The algorithms are changed several times a year by the major search engines and are designed to give every site a chance to be ranked according to the relevance, usefulness of their content, and their popularity, determined by the amount of traffic each site gets from outside sources, which are also referred to as back links. Back links or “incoming links” are hyperlinks from other websites that are placed in the content of those sites to connect relevant or expository information that may expand or otherwise relate to the topic of the original post on the external site. There are also internal links which highlight relevant content on other pages of your own site. Also, outbound links, which you place in your article to link to content that will supplement or expand your topic on other, external websites. And finally, natural links, which are links that people who appreciate your article might put up on social networking sites or other websites and affiliates, spontaneously, after being directed to your site by a back link or search. These are all very useful to improve Page Rank on the SERPs. So the object at the center of all this back-linking and keyword placement is the article or post, better known as a blog (which this what this post about internet marketing, is about) that you compose, and visitors to your, site end up on (and hopefully read).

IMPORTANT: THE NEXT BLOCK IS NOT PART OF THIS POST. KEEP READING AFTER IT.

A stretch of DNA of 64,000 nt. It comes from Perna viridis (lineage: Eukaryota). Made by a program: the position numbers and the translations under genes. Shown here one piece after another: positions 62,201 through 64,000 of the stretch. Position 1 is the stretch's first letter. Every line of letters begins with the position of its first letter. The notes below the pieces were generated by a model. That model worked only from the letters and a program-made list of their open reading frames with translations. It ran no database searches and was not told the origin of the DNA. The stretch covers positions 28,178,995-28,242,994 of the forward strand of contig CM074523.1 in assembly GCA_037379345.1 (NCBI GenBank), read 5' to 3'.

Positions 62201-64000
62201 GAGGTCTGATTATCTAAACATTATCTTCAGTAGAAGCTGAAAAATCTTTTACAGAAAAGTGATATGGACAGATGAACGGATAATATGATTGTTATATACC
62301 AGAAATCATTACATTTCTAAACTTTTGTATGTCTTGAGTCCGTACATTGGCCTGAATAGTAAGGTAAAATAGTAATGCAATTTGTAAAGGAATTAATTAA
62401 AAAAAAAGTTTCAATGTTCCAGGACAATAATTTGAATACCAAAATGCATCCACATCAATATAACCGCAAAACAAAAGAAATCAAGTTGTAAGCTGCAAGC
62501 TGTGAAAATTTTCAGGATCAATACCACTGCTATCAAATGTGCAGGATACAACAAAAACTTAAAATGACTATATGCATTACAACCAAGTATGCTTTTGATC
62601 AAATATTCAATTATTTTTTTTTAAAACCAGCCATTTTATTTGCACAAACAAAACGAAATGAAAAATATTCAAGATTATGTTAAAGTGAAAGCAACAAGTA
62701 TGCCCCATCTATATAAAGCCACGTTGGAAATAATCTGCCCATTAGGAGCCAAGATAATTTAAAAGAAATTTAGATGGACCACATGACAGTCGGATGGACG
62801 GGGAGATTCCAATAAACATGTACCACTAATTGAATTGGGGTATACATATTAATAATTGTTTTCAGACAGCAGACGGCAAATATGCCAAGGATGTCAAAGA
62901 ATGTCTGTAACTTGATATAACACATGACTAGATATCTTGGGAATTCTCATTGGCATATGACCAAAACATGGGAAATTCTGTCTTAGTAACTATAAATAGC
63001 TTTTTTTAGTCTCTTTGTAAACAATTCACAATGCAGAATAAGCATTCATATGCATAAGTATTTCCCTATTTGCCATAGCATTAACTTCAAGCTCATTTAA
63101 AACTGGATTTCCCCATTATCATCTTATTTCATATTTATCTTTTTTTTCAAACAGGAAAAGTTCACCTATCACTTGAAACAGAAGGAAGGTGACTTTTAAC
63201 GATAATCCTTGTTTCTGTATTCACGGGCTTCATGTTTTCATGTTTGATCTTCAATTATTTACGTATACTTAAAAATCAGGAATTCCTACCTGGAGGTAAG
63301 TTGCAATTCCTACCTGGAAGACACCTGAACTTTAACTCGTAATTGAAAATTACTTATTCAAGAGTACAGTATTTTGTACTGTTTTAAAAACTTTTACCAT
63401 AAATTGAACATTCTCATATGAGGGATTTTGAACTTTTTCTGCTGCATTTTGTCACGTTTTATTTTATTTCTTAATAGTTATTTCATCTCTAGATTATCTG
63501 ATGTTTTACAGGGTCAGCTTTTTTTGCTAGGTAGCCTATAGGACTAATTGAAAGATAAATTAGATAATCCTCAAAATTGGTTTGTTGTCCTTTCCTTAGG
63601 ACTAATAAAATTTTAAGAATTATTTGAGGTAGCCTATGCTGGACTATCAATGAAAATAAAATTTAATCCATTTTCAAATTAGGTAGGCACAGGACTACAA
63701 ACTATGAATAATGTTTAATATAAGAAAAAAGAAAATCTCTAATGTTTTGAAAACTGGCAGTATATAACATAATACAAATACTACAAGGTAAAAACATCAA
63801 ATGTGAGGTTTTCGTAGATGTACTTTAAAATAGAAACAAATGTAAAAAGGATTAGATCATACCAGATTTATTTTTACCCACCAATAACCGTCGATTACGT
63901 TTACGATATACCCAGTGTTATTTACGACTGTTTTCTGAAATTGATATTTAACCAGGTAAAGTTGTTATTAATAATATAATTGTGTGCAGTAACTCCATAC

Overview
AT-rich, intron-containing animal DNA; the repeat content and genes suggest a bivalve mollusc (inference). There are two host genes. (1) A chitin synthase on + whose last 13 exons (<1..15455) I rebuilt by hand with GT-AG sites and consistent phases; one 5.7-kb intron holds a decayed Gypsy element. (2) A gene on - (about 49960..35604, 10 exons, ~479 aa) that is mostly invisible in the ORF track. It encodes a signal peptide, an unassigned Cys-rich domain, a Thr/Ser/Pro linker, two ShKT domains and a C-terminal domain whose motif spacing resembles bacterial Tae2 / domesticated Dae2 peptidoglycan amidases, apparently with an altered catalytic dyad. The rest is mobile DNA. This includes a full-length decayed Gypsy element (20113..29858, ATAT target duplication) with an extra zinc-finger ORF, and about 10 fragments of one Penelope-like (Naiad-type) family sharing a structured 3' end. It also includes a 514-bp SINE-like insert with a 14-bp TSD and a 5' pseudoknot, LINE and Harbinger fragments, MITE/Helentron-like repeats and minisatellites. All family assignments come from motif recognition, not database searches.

Blogging is the main engine that produces content and eventually visitor traffic on the web. Its important that the content produced by blogging be right, relevant, and readable, and if it isn’t, then the search engines may penalize you for cheating, or trying to game the Page Rank algorithms to improve your ranking in search results. Which brings us to ‘how not to cheat’, and use the basic tools given above to achieve better ranking, better known as “White Hat SEO” so as not to violate the Webmaster Guidelines. There are many techniques that can earn you a search rank penalty (sandboxing) from the major search engines such as keyword stuffing, or repeating a popular keyword phrase multiple times on a site and/or hiding a keyword at the top of the page so that the web-crawlers will see it but the visitors will not. Another technique that will negatively impact Page Rank is using duplicate content, or copying and pasting written text, verbatim, to multiple positions across the web. Make sure that all new content is original, and really new. After your website is optimized for SEO, you should turn to building your social networking infrastructure on popular platforms such as Facebook and Twitter and post on them as well. There are many other optimization techniques for SEM that can be used by you and your internet marketing consultants, but remember, the internet is in flux, and the search engines are always changing their criterion for Page Rank, which makes the entire system more efficient, equitable, and hopefully better.